Solutions for better energy management

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Source: The post solutions for better energy management has been created, based on the article “Organising for the energy transition” published in “Business standard” on 10th June 2024

UPSC Syllabus Topic: GS Paper 3-infrastructure- Energy

Context: The article discusses the problem of too many separate departments in the Indian government handling energy policies, which leads to inefficient and conflicting actions. It suggests merging departments, creating a single Ministry of Energy, and establishing groups to better coordinate efforts on climate transition.

For detailed information on Challenges in India’s current energy policy read this article here

What is the current problem with government departments in India?

1.Multiple Departments with Conflicting Goals: India’s energy sector is fragmented across multiple departments with conflicting objectives. For instance, the Ministry of Coal promotes coal usage, whereas the Ministry of Renewable Energy advocates for reduced coal dependence. This misalignment affects coherent policy formulation.

2.Policy Incoherence: The lack of a unified approach causes policy incoherence, complicating both domestic governance and international relations concerning energy transition and environmental commitments.

What are the proposed solutions for better energy management?

1.Rethink Departments: Merge similar departments like the Ministry of Coal and the Department of Atomic Energy into two departments—one for carbon-based fuels and one for carbon-free fuels. This can streamline operations and reduce redundancy.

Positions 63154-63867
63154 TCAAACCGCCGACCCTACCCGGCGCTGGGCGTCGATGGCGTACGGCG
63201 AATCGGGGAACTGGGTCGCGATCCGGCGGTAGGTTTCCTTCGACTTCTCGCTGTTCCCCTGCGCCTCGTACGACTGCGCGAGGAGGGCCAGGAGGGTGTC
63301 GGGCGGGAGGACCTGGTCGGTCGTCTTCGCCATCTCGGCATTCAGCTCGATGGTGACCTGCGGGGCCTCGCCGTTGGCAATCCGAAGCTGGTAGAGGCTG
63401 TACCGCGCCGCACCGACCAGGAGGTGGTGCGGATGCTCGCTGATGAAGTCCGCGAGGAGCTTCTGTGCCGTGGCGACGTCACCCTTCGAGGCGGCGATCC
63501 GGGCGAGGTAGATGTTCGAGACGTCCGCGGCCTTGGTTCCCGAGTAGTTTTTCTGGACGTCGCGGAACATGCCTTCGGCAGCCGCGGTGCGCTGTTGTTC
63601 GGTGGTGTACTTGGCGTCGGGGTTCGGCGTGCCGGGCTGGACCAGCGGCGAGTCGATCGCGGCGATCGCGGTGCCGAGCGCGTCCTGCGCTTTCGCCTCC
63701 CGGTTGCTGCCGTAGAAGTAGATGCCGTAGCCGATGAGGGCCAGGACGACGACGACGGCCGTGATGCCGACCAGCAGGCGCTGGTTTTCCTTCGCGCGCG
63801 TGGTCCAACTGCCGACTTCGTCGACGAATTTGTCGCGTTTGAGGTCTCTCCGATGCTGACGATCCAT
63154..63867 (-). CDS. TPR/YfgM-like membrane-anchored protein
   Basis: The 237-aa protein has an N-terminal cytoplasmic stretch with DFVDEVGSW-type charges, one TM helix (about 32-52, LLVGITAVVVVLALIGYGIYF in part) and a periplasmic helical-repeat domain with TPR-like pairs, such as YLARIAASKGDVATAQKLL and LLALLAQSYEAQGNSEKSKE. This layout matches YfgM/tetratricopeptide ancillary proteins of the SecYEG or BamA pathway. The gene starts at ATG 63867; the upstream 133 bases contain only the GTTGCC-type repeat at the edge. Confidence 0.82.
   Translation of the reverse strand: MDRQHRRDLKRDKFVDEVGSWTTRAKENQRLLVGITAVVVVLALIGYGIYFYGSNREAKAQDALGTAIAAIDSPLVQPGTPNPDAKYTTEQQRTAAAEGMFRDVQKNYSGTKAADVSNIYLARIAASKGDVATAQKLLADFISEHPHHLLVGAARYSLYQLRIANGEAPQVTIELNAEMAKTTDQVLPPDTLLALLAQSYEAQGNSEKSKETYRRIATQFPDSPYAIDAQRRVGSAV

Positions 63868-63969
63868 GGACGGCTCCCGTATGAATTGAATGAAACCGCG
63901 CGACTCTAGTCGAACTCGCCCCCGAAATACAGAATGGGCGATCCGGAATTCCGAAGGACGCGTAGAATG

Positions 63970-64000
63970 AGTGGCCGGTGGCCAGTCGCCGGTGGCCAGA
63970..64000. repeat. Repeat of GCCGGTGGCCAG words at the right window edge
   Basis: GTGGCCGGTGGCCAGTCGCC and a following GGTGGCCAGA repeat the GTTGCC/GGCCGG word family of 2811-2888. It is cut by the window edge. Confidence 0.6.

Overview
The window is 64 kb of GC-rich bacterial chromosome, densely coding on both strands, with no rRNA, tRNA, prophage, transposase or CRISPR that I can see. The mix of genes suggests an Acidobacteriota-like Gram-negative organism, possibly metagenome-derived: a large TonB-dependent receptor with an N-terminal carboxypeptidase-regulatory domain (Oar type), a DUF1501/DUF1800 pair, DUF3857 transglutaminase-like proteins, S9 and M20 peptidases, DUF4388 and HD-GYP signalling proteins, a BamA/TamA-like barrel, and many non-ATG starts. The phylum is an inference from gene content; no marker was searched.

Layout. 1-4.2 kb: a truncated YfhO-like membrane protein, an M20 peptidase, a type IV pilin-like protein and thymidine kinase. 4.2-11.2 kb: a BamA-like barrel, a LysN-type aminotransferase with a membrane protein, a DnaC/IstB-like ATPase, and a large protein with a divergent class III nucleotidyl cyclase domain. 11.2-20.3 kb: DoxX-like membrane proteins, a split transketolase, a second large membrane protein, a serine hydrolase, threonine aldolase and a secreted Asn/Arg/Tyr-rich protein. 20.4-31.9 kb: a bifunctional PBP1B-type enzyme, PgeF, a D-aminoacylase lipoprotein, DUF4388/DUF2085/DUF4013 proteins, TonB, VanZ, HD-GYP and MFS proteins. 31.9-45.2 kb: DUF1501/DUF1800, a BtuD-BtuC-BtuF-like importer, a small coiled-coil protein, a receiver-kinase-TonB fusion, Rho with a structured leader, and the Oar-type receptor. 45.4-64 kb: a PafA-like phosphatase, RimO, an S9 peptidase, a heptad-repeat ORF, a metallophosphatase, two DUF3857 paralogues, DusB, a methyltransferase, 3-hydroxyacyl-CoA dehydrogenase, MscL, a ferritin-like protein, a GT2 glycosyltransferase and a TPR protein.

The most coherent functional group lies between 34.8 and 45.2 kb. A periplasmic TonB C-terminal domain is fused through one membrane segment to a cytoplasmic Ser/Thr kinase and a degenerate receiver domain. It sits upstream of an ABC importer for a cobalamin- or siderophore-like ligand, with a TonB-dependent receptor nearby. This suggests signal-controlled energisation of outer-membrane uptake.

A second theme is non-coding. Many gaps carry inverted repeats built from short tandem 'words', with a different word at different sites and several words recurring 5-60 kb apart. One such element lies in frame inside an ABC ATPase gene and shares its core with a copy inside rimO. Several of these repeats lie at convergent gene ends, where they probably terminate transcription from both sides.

2.Unified Ministry of Energy: Create a single Ministry of Energy that includes all energy-related departments. This ministry would have multiple departments headed by secretary-rank officers, led by one minister and one energy secretary. Although it simplifies the structure, some departmental issues may persist.

3.Group of Ministers for Climate Transition: Form a Group of Ministers (GoM) to coordinate climate policies. This group should be chaired by the Finance Minister, supported by a technical secretariat composed of research organizations, to ensure informed decision-making.

4.Rethink Regulators: Reevaluate the structure and role of regulators, who currently wield significant power by combining executive, legislative, and judicial functions. This is crucial for effective energy transition management.

5.Unified Parliamentary Standing Committee: Establish a single Parliamentary Standing Committee on Energy Transition to consolidate the efforts of multiple committees. This committee should be supported by a group of research organizations to enhance its effectiveness and coherence.

How do other countries manage their energy policies?

Germany: The Federal Ministry for Economic Affairs and Climate Action (BMWK) oversees energy transition policies.

France: The Ministry for the Ecological Transition focuses on climate change and energy policies.

Spain: The Ministry for the Ecological Transition and the Demographic Challenge handles energy transition.

Uruguay: Energy transition falls within the Ministry of Industry, Energy, and Mining.

Indonesia: The Ministry of Energy and Mineral Resources manages energy transition.

United States: John Podesta serves as the “climate czar,” coordinating energy and climate policies.

Question for practice:

Examine the current challenges faced by India’s government departments in managing energy policies.

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